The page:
Turn­ing trash into trea­sure

Re­cy­cling busi­ness ben­e­fits res­i­dents and the job­less

Daily Dispatch - - News - By ZISANDA NKONKOBE

WITH the only two le­gal land­fill sites around Buf­falo City Metro de­clared full about two years ago, res­i­dents may be left with no choice but to re­cy­cle their rub­bish.

This is the aim of East Lon­don com­pany DNF Waste and En­vi­ron­men­tal Ser­vices, a re­cy­cling com­pany which of­fi­cially opened its doors nine years ago.

While ini­tially tar­get­ing the gen­eral pub­lic with the aim to get peo­ple into the habit of re­cy­cling house­hold goods which reg­u­larly make into the trash, CEO Dei­dre Nx­u­malo-Free­man said it was af­ter she joined forces with BCM, the De­vel­op­ment Agency and the Bor­der-Kei Cham­ber of Busi­ness and started the Call-2Ac­tion cam­paign last year, that she be­gan tar­get­ing schools.

The Call-2-Ac­tion cam­paign invo busi­nesses com­ing to­gether with the aim of beau­ti­fy­ing the metro in the hopes of in­creas­ing tourism.

Nx­u­malo-Free­man said 32 schools were cur­rently tak­ing part in the ini­tia­tive.

The schools re­cy­cle ev­ery­thing from pa­per, milk and juice car­tons, soft drink bot­tles and may­on­naise jars to mar­garine con­tain­ers, CD cases and cut­lery.

DNF cur­rently op­er­ates from two de­pots – one sit­u­ated in Wil­so­nia, and the another in North End, the lat­ter of which also serves as a buy­back cen­tre where ven­dors are paid for their re­cy­clable goods.

“In to­tal, we are cur­rently work­ing with 15 schools based in Mdantsane where we have part­nered with Co­caCola, and the rest are all schools based in and around the city,” Nx­u­malo-Free­man said.

“What hap­pens at the schools is that BCM have got these wheel­iebins with stick­ers on them and each school gets nine of them.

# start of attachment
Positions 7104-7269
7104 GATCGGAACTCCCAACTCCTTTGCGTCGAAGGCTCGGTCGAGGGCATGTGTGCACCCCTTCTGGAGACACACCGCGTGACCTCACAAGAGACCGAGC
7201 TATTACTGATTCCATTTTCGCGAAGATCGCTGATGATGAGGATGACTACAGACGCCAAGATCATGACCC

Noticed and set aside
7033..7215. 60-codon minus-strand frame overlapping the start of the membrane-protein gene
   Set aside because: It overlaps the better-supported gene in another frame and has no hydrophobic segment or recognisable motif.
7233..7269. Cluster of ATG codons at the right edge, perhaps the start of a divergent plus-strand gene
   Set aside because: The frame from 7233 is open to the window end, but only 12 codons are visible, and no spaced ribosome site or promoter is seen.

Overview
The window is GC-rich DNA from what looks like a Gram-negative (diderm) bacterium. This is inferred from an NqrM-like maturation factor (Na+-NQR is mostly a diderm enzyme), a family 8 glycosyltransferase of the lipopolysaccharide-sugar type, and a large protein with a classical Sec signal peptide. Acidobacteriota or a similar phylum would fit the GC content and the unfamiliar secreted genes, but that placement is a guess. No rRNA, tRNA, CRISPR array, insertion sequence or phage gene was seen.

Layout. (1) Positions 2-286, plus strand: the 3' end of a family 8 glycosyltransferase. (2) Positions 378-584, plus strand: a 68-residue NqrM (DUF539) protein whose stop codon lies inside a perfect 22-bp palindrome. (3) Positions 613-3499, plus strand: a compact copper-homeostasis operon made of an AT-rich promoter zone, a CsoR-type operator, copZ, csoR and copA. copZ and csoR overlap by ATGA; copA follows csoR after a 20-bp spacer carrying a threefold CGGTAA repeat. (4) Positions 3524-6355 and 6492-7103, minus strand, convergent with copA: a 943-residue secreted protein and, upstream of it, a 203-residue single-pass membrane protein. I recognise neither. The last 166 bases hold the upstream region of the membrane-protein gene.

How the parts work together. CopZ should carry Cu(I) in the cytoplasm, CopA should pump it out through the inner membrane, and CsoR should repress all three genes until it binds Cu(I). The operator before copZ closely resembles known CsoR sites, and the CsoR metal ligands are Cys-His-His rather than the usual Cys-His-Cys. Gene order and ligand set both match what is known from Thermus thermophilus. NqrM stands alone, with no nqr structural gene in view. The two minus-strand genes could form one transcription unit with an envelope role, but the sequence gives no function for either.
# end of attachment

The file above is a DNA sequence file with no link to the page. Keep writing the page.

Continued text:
“These bins look like the ones handed out to house­holds, ex­cept these are smaller in size and they are dif­fer­ent colours. One bin is for putting in card­board, one is for pa­per, one is for plas­tic and so on and so forth.

“We are teach­ing kids the dif­fer­ent codes for the dif­fer­ent re­cy­clable goods too.

“We have a com­pe­ti­tion with a glass re­cy­cling com­pany run­ning as well so some of the schools have the big green bot­tle banks,” Nx­u­maloFree­man said.

Be­sides the pos­i­tive im­pact on the en­vi­ron­ment, Nx­u­malo-Free­man said many peo­ple were not aware that there was money to be made from re­cy­cling.

In Septem­ber alone, DNF’s buy­back cen­tre pro­cessed more than 15 126kg of waste and paid out just over R13 614 for re­cy­clable goods.

East Lon­don sup­pli­ers in­clude ven­dors, schools, cor­po­rate com­pa­nies, churches and Call-2-Ac­tion teams.

“The re­cy­clables that we col­lect from the schools have a mone­tary value at­tached to them. It’s like if we col­lect card­board from any­body, we pay 70c/kg.

“But in­stead of pay­ing the schools im­me­di­ately, we ac­cu­mu­late the cred­its to the end of the year and then de­pend­ing on how much they col­lected – say if they col­lected R5 000 for the year – they can then choose some­thing to the value of that money and we pur­chase it for them and hand it over.

“That way they can choose some­thing tan­gi­ble.

“So if it’s a bench or a com­puter, what­ever they want re­ally, we en­sure they get it,” she said, adding that some of the schools also served as drop-off points for the gen­eral pub­lic as well.

Nx­u­malo-Free­man urged ev­ery­one to start re­cy­cling.

“If you won’t think of your en­vi­ron­ment, then think about your pocket be­cause this way you can make some money while still car­ing for the planet,” Nx­u­malo-Free­man said. — zisan­dan@dis­patch.co.za


EN­VI­RON­MEN­TAL SO­LU­TION: CEO Dei­dre Nx­u­malo-Free­man at DNF Waste and En­vi­ron­men­tal Ser­vices in East Lon­don

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